In Colorado, California, Maryland and elsewhere, local officials, in conjunction with plaintiffs’ attorneys, are taking a new approach to suing mostly American oil and gas producers for alleged climate change impacts—attempting to use state nuisance laws to establish causes of action against these companies.
From a purely practical—not legal—perspective, these nuisance lawsuits are irrational, ineffective, and unreasonable. From a realistic perspective, these lawsuits are not useful to achieve environmentalist goals.
Fortunately, the U.S. Supreme Court has the opportunity to put an obstacle in their way. The court, which heard oral arguments on Jan. 19, will soon be deciding whether the oil industry should have another chance at arguing that BP Plc v. Mayor & City Council of Baltimore should move to federal court where judges are more likely to determine that federal law preempts these state statutes. This is important, because federal law says such pollution claims are interstate issues and are the purview of the Environmental Protection Agency and should not be left to state nuisance laws.
Carbon Emissions Are Produced Globally
The nuisance lawsuits are irrational, because the pollution at issue is of a truly global nature. Carbon emissions are produced globally, and carbon dioxide spreads throughout the world’s atmosphere. According to the United Nations’ most recent Emissions Gap Report, China emits more than twice as much greenhouse gas as the U.S. In fact, “China emits more than one-quarter of global GHG [greenhouse gas] emissions.”
Carbon emissions from China do not stay in China and do not cause climate change only in China. Likewise, Baltimore is impacted by global emissions and only slightly impacted by any specific emissions from its neighborhood. It is equally impacted by emissions from Africa and Europe and Asia and Maryland. Suing local companies for damages that may be caused by global carbon emissions is misguided.
In law, a nuisance is that which disturbs another, in the lawful and productive use of his property, through the unreasonable or unlawful use of one’s property. Since the oil business is lawful, the argument here would be that it is unreasonable. Even if that were the case—and it’s a hard argument to make because every single American citizen uses that produced oil—a local nuisance argument is the wrong tactic if the goal is environmental protection.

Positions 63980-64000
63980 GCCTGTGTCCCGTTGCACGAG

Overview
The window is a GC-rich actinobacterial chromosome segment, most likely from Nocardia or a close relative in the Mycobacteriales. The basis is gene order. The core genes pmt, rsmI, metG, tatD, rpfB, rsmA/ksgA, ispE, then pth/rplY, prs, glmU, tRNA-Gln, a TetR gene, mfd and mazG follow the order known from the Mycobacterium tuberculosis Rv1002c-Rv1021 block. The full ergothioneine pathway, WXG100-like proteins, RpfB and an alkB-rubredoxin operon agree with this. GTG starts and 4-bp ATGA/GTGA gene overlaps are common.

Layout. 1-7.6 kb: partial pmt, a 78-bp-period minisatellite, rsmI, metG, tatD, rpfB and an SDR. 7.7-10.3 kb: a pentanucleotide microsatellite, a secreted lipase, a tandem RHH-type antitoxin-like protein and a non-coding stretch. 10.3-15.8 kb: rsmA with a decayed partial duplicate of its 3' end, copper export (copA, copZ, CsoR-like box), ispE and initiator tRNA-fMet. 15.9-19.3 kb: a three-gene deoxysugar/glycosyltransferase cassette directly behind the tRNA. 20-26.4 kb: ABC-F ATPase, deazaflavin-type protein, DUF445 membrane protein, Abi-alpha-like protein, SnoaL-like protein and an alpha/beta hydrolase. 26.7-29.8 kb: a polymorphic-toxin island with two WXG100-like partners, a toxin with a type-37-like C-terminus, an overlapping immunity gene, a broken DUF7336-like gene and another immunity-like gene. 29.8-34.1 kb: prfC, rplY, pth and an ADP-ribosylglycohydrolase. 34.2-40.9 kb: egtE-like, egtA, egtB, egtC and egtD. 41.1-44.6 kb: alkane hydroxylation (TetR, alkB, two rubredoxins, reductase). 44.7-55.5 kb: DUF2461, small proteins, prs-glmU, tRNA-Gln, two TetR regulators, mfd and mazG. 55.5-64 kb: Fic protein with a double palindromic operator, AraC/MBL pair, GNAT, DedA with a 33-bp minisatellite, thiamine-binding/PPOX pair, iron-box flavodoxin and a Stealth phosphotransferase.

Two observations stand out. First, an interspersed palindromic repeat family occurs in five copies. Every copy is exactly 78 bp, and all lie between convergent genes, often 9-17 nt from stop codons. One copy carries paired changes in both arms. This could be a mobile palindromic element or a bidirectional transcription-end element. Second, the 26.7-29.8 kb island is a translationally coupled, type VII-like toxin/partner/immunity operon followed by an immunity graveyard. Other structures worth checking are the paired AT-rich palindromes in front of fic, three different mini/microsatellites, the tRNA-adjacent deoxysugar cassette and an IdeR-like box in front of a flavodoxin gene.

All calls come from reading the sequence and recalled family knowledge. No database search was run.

These lawsuits are also bound to be ineffective at achieving environmentalists’ goals. Even if the lawsuits somehow succeed in restricting the business operations of some energy producers, other overseas producers will still create carbon emissions with equally global impact. Moreover, the American market will still buy energy, from abroad if necessary.
American factories, power plants and consumers will still emit carbon within our own borders, even if the major American oil and gas companies have pledged to reduce their emissions in years to come. Fundamentally, climate change cannot be prevented by suing some oil and gas companies.
Nothing Local About These Lawsuits
Finally, the lawsuits are unreasonable, because if they are successful, they could only help to enrich foreign producers while harming the American marketplace. If producers that currently serve Americans are forced to pay damages for local complaints about global carbon emissions, foreign companies could prosper from higher oil prices and inroads into the U.S. market. Meanwhile, American consumers would pay more, and Americans could potentially lose jobs.
There is nothing local about these lawsuits. This is not akin to a nuisance claim when your neighbor emits something that disturbs you in your property. Colorado and Maryland are impacted by Sinopec (China), Rosneft (Russia) and KOC (Kuwait) just the same as they are impacted by the oil companies that the local governments chose to sue. Carbon emissions spread around the globe, and changing temperatures impact the planet as a whole. The emissions do not generally originate locally, and they do not generally harm locally.
Climate change is not an issue that can be addressed city by city. It must be done at a federal level with the reach of the federal government, both domestically and abroad. Yet, plaintiffs’ attorneys and localities have chosen to sue select oil companies under state laws. Neither the nuisance laws nor the state reach are sufficient to deal with the global nature of greenhouse gas emissions and climate change.
As the Manufacturers’ Accountability Project argues, “developing national energy policy is a legislative and regulatory matter and should not be driven by a number of state court judges across the country based only on a narrow set of allegations.” This argument should be instructive for any local officials considering this flawed legal approach. It is best for every party and for the environment to leave this as a national policy issue.
In fact, these lawsuits should raise quite a bit of skepticism. Since they can accomplish nothing for the environment, are they really about the environment? Or are they actually about politics and a payday?
This column does not necessarily reflect the opinion of The Bureau of National Affairs, Inc. or its owners.
Ellen R. Wald is president of Transversal Consulting and a nonresident senior fellow at the Atlantic Council’s Global Energy Center. She is also the author of “Saudi, Inc.” a history of the Saudi oil industry.